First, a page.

In this video, you can see that the circuit produces two blinking LEDs. These are all the components to make it work.


  1. BC 547 Transistor
  2. LED
  3. Breadboard
  4. Battery 9V
  5. 10uF Capacitor
  6. 47 komh resistor
  7. 100 omh resistor
  8. Wires

My question is, how do you know which transistor/capacitor to use in order to produce the blinking LEDs? How do you know to select BC547 transistor and use it with 10uF capacitor? I just don't understand how to come up with this? Do you need a formula? make

I want to understand this so that I can make my own in the future without relying on a tutorial video. Thanks!

  • 3
    \$\begingroup\$ I haven't checked the circuit connection for connection, but most likely it's a transistor astable multivibrator. You should study the many pages on the web about this circuit and then come ask here if you have a specific question you still need answered. \$\endgroup\$
    – The Photon
    Commented Sep 14, 2020 at 19:18
  • \$\begingroup\$ I think this circuit can be imaged. \$\endgroup\$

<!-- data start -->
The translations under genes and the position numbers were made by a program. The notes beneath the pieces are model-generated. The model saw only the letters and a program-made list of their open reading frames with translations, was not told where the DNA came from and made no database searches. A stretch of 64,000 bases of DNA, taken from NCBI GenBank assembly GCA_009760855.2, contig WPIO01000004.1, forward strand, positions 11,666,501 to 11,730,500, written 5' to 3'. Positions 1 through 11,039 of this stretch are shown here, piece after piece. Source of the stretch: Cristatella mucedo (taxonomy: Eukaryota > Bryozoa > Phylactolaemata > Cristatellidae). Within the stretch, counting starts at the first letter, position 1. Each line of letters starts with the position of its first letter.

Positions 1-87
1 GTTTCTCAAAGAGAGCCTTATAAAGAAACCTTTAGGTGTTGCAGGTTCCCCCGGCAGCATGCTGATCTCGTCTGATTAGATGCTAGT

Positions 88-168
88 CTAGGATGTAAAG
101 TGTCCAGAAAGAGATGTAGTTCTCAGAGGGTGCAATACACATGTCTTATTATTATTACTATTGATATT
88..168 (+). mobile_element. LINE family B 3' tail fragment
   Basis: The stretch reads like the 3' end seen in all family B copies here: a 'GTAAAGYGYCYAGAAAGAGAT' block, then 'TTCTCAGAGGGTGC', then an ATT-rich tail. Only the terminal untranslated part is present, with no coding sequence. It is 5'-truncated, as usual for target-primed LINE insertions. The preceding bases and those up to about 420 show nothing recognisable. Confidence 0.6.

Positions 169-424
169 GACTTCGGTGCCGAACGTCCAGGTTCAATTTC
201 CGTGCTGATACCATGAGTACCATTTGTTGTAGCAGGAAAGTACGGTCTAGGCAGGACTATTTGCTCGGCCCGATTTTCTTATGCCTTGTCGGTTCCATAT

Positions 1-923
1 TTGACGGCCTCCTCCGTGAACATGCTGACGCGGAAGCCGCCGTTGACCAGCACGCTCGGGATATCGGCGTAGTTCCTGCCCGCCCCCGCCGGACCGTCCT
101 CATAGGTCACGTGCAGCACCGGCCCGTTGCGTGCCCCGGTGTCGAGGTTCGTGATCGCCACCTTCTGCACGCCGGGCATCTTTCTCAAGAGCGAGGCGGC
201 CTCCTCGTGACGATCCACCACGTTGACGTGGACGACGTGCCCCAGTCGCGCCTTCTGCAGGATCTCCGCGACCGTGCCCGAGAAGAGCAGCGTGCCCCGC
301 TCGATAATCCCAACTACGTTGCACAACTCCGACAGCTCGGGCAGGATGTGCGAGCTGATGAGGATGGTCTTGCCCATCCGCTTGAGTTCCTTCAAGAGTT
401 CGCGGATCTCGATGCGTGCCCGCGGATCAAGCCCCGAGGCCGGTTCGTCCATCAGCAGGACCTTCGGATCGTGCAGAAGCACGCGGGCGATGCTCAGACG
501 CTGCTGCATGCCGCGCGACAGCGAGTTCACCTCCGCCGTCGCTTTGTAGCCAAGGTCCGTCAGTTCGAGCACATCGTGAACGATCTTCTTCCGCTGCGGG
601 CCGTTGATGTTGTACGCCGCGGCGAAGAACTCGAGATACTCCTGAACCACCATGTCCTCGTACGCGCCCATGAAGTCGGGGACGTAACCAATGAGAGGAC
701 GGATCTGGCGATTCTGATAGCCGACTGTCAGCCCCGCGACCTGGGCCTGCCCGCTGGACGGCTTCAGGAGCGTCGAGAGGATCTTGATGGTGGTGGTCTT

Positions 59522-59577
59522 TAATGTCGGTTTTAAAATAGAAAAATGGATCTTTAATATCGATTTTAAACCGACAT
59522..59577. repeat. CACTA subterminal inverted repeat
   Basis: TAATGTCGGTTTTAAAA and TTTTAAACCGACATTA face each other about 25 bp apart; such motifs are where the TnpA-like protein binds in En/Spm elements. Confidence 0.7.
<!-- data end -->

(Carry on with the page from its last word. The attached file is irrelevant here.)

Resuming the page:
– nick_n_a
    Commented Sep 14, 2020 at 19:30

2 Answers 2


47k and 10uF determine the flashing frequency and 100 Ohm determines the current of the LEDs. ast1

There is a small problem with it. The reverse B-E voltage of transistors is too high due to the 9V supply voltage. With two plus diodes, this can be reduced to a safe value. ast2

  • \$\begingroup\$ Thank you very much. I have a follow up question. I tried switching 47k to 10k and 220k to see if it would change the flashing frequency. However, it didn’t and the lights were shining without blinking. Do you know why that is? \$\endgroup\$
    – Mac_79
    Commented Sep 17, 2020 at 11:02
  • \$\begingroup\$ 10k is too small, 220k is too big. :) Due to the small collector (LED) resistors, the usable range is relatively small (33k ... 100k). 47k is an optimal value for this. Can be switched over a larger range by replacing 10uF capacitors. \$\endgroup\$
    – csabahu
    Commented Sep 17, 2020 at 20:56

I didn't look at the video, but that looks like a standard astable multivibrator circuit. Perhaps it should have an electrolytic capacitor across the battery.

The BC547 (and many other parts such as 2SC1815, S8050, 2N4401, 2N3904 etc.) are standard cheap "jellybean" NPN transistors that are common in the world. If those transistors work you don't need to look further. This is a circuit that does not place great demands on the transistors.

If you understand how the circuit works including some basic characteristics of the components you can calculate the formula for frequency of oscillation, or look it up given the "astable multivibrator" search term. Only simple math is required.


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